Talking About Books . . .

Probably the best translators of Russian literature today are the husband and wife team Richard Pevear and Larissa Volokhonsky.   He is a native English speaker and she is a native Russian speaker.  How do they work?  Fortunately, we have an article in which they discuss exactly how they go about their prize-winning translations.

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Robert McCrum of The Guardian has been thinking about key moments in English literature’s and has come up with a list of 50 key moments from Marlowe to JK Rowling.  Though this list represents his thoughts only, his selections might give you something to think about.

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Philip Roth’s retirement seems to have struck a nerve in the writing community, and caused many to think about whether or not a writer can ever – or should ever – really retire.  The Millions presents an article about six authors who have followed different paths.

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There are lots of historical fiction novels about successful men, but lately there are more and more about the women behind them (or perhaps I should say beside them).  One of the first novels was Nancy Horan’s excellent Loving Frank about the tragic love affair between Mamah Cheney and the renowned architect Frank Lloyd Wright.  Now we’re getting a new crop of books about women like Zelda Sayre Fitzgerald, Hadley Richardson Hemingway, and Anne Morrow Lindbergh.  Read more here.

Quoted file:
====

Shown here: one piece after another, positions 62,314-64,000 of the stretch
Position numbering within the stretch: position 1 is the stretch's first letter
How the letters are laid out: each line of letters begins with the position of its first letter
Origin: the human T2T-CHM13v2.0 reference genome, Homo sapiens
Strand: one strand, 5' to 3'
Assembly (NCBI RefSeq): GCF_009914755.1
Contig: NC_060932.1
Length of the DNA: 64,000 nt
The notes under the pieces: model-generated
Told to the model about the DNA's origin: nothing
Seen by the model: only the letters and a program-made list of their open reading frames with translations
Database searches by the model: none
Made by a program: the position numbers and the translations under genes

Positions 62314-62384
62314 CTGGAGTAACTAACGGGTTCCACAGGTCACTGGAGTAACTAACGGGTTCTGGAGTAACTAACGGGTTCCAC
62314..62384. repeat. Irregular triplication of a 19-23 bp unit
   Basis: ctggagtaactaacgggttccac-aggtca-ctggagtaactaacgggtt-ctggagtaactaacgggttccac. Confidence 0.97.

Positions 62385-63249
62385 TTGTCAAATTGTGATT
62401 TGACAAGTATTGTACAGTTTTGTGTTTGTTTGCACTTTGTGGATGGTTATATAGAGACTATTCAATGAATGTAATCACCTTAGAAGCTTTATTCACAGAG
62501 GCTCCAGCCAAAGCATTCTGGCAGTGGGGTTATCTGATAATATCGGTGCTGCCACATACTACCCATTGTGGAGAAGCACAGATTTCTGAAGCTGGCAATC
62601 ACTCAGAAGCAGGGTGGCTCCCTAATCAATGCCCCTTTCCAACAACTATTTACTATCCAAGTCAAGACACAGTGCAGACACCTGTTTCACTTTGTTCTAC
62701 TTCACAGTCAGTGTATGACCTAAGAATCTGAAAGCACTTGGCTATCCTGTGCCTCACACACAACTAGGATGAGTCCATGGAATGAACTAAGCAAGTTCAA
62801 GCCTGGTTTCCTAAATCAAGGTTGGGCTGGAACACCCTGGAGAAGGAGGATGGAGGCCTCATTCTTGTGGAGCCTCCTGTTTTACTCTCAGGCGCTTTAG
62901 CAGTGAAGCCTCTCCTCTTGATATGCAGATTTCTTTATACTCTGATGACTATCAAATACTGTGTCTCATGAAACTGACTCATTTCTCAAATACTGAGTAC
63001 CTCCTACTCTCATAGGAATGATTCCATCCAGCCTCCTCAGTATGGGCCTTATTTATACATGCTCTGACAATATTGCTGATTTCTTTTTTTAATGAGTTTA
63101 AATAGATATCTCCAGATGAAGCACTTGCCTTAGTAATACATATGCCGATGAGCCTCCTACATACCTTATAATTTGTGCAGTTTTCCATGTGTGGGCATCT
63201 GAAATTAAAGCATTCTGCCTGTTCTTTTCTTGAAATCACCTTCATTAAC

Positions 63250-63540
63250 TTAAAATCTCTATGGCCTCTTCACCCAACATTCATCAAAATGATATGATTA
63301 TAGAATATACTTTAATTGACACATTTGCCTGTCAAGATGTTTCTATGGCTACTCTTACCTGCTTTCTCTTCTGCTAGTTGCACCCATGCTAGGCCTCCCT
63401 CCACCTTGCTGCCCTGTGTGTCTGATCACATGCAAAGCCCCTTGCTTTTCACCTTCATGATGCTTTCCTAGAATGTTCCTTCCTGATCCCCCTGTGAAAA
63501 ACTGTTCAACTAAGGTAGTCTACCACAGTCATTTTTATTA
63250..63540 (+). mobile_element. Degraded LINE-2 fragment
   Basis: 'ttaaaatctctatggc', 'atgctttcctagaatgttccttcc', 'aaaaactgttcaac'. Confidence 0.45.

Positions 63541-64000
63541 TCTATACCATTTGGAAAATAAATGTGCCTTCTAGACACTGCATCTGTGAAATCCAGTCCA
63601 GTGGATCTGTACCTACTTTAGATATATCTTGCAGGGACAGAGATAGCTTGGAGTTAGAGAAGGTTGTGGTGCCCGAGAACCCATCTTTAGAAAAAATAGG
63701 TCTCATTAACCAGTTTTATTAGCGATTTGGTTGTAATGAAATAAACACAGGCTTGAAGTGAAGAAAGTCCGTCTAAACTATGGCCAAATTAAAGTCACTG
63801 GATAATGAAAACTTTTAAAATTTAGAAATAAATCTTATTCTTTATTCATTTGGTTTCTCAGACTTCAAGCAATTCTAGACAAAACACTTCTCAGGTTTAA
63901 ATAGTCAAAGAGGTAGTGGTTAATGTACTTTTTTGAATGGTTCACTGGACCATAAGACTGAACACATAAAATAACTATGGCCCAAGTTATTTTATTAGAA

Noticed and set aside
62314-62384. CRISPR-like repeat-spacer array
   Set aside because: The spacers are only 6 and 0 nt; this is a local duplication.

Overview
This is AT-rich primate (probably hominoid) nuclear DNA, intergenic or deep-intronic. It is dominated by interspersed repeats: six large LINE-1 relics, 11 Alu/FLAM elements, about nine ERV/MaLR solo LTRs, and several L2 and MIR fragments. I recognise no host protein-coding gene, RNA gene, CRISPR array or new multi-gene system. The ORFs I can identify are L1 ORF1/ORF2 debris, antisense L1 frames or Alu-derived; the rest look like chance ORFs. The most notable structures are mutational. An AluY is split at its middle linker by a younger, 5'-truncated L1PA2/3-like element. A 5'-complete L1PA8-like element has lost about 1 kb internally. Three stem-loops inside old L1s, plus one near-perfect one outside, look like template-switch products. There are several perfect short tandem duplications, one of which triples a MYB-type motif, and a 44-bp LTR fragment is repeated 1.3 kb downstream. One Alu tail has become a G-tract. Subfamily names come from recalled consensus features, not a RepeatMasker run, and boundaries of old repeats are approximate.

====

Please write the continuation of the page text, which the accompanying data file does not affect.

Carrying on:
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Some people called author Rebecca West a feminist, but she claimed not to know what that meant.  “I myself have never been able to find out precisely what feminism is: I only know that people call me a feminist whenever I express sentiments that differentiate me from a doormat, or a prostitute.”  Slate gives us ten reasons to worship the once popular writer.

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Michael Dirda, the Pulitzer Prize winning author and critic for The Washington Post, wrote a series of essays for The American Scholar over the past year.  He has now moved on to other things, but his essays offer many hours of pleasant, and informative reading to those who enjoy good writing.

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The title of novelist Arthur Phillips’ recent book The Tragedy of Arthur can be interpreted in a number of ways.  It could be referring to a “lost” play by William Shakespeare, to Phillips himself, or to his con artist father who is also named Arthur Phillips.  I say that his father is a con artist, but are we really sure?  Well, not absolutely.  Maybe the lost and found play really was written by Shakespeare.  These uncertainties, and the entire Elizabethan-style play included in the book are what make Phillips’ novel so interesting to read.

The Tragedy of Arthur is one of ten contemporary novels that have tie-ins to the Bard.  You can read about them here.

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